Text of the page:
East Precinct brass to meet with Capitol Hill neighbors over safety concerns — UPDATE: Diaz out

UPDATE: Some big changes at SPD are in the offing. Seattle Police Chief John Diaz will leave his post:

Diaz, who, who has more than 30 years with the Seattle Police Department, became the interim chief on May 7, 2009, and was sworn into office as the permanent police chief by Mayor Mike McGinn on August 16, 2010. “The most important thing that I bring to the table is I want to do the best for this city and the best for this Police Department,” he said in 2010.

Wilson (Image: CHS)

Wilson (Image: CHS)

Original Report: Statistically, the trends for the East Precinct don’t look good. Things aren’t looking so great anecdotally, either. Early Sunday morning, two men reportedly walked into the 15th Ave E QFC with a handgun and robbed the grocery market before disappearing into the night. Concerns about the numbers and some recent violent incidents will be on the table Monday night as the East District Council hosts a community discussion with East Precinct commander Capt. Ron Wilson:

The East District Council is an umbrella organization that brings together the  First Hill, Yesler Terrace, Capitol Hill, Montlake and Madison Park neighborhoods to discuss and act on topics of shared interest.

Neighbors had public safety concerns, we asked for a Police Officer to our next meeting, and we got three: the captain, Lieutenant and a Community Police Team Sergeant.

Please join us at 5:45 PM on Monday April 8th in the upstairs meeting room in the Capitol Hill library, and share your observations and concerns with the Police Department.

Andrew Taylor
Chair, East District Council

Earlier this year, CHS on troubling crime trends around Capitol Hill:

Based on 11 months of data from SPD and a projection for December’s totals, crime on the streets around Capitol Hill’s dense core above and below Broadway appears to have leapt significantly in the past year fueled by a rise in assaults and a remarkable leap in reported burglaries.

More on our 2012 preliminary analysis here

More on our 2012 preliminary analysis here

Meanwhile, recent incidents also have raised concerns including this brutal March beating that nearly cost a man his eye or the murky details around this February assault reportedly involving a man seriously injured in a fight with panhandlers. Nearby, violence in the Central District turned deadly last week as a 19-year-old man was gunned down in what is believed to be a gang-related attack.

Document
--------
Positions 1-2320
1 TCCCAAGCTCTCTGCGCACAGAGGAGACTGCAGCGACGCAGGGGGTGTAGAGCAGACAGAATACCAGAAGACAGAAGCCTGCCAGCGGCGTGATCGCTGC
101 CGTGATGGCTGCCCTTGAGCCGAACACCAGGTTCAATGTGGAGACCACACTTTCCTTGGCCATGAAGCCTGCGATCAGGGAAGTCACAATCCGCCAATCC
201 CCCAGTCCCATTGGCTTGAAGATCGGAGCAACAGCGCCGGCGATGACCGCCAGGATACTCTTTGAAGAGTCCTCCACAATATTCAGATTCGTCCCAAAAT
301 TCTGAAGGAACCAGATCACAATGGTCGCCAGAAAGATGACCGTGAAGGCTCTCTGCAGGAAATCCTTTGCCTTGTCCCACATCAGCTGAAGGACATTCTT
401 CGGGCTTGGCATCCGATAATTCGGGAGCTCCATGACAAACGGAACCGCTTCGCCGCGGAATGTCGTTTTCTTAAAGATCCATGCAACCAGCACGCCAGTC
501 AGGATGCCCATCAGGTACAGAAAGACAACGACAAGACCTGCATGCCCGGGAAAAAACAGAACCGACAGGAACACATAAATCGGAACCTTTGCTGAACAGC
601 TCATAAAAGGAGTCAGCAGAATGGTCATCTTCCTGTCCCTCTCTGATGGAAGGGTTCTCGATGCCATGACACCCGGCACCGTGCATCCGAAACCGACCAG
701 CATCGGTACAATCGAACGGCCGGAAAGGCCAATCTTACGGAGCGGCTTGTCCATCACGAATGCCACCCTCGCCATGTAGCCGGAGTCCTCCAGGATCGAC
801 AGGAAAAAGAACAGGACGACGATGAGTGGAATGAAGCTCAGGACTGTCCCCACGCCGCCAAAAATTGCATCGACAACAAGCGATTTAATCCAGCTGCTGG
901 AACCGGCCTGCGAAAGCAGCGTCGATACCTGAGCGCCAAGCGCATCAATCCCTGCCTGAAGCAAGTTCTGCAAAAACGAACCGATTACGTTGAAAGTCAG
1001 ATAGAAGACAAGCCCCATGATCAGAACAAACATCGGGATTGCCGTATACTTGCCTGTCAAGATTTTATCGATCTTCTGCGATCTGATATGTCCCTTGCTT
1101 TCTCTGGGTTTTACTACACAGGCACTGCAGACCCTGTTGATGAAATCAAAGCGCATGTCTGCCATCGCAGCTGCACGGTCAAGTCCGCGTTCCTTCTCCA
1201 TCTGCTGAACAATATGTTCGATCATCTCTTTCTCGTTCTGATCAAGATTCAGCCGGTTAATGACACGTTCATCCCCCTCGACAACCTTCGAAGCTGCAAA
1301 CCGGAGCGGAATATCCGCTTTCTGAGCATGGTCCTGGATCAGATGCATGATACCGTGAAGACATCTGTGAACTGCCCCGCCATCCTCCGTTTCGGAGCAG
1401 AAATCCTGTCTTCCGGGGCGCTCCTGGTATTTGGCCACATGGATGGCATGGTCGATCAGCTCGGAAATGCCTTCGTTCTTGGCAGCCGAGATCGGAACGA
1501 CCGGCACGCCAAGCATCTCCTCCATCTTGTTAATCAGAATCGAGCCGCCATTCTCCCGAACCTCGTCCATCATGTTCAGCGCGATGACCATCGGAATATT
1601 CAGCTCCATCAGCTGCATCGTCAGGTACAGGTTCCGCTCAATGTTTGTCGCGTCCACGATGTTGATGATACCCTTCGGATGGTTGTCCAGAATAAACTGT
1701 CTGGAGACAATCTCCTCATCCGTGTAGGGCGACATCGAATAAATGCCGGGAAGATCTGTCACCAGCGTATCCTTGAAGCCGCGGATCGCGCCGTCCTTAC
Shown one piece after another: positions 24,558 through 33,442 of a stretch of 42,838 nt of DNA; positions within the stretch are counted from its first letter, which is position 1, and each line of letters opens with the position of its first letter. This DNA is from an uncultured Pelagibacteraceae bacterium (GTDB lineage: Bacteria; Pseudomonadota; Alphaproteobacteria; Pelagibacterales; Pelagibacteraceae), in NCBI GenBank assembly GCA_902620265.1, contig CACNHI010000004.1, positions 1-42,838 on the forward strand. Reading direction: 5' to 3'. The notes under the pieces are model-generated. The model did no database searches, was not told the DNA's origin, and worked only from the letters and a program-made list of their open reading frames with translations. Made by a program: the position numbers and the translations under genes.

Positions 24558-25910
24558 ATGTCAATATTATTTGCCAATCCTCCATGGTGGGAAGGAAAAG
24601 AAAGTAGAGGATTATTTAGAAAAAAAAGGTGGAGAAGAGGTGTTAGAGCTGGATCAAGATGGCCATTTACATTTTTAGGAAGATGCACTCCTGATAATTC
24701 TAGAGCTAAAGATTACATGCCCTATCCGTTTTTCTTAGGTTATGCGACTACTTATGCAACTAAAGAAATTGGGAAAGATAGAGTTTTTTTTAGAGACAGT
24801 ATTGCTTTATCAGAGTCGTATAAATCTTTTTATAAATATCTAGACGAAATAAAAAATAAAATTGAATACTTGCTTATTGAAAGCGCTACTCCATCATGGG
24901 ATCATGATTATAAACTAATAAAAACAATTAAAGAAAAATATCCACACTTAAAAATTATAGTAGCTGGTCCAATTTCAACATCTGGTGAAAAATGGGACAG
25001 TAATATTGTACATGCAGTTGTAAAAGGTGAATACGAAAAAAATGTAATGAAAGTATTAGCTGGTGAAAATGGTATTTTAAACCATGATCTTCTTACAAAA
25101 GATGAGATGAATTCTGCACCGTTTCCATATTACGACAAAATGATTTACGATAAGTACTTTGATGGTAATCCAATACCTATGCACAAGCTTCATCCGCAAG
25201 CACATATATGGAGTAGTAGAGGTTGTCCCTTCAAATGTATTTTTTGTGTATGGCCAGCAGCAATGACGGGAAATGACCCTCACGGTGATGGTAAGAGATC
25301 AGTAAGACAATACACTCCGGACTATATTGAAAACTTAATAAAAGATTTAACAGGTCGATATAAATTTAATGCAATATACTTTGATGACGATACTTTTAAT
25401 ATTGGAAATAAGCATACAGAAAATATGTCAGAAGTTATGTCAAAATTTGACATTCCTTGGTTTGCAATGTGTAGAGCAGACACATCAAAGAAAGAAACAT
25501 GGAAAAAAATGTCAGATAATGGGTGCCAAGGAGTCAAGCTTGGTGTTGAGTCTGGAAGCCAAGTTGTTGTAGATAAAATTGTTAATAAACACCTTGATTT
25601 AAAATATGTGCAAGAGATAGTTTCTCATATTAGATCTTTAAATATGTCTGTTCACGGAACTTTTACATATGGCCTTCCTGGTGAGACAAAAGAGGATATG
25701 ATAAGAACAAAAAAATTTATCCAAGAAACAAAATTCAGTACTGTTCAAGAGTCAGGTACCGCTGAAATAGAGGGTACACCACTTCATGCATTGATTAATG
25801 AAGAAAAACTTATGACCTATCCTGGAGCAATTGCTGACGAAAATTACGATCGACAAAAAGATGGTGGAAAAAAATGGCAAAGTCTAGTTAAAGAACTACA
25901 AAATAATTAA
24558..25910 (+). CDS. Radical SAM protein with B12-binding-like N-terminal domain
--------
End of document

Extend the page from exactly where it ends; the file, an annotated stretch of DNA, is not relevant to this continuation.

Capt. Wilson began his command of the East Precinct last summer as five crime “hot spots” were identified for increased patrols and presence by police. This year, his East Precinct is part of SPD’s new trial of predictive policing software that will eventually be deployed across Seattle to pinpoint area’s for patrol increases. Already a common dispatch heard on SPD radio chatter in the precinct is an officer returning to “predictive patrol.”

In addition to the challenges on the statistical front, Wilson also must manage changes from the Department of Justice-mandated “20/20″ program to curb excessive use of force by Seattle Police. The precinct is also preparing for a possible return of protesters on May Day 2013 and dealing with charges from the City Attorney’s office against the cop involved in this East Precinct melee last year.

If you can’t make Monday’s meeting, you can provide feedback for the East Precinct or ask questions of community liaison Fran Tello at francisco.tello@seattle.gov.

Here are some tools to help you better understand the crime happening in your neighborhood:

UPDATE — Here are ways to connect with City Hall:

City Council Public Safety, Civil Rights and Technology
Chair: Bruce Harrell
Vice-Chair: Mike O’Brien
Member: Nick Licata
Alternate: Sally Bagshaw

Mayor’s Office: Citizen response page

22 thoughts on “East Precinct brass to meet with Capitol Hill neighbors over safety concerns — UPDATE: Diaz out

  1. There is no umbrella large enough to cover the concerns of the CD, Cap Hill, and Madison Park.

    Bad things occasionally happen on the Hill, like the QFC holdup. Murder attempts are routine in the CD, like the shooting you describe here and the multiple retaliations which have happened this weekend. I guess Mad Park is whining about parking again?

    In any case, this meeting is a waste of time. A bunch of people will plead their cases and SPD will conclude that everything east of Broadway averages out to a mildly interesting crime zone.